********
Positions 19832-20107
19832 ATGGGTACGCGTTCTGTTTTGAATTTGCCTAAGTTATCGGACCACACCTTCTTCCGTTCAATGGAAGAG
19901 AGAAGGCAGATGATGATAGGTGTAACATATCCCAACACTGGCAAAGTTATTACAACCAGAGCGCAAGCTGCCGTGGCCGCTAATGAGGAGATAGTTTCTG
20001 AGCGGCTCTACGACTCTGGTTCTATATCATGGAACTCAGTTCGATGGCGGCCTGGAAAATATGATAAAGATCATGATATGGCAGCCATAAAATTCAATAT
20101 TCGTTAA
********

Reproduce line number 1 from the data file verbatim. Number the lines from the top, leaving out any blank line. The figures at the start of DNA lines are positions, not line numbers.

Positions 19832-20107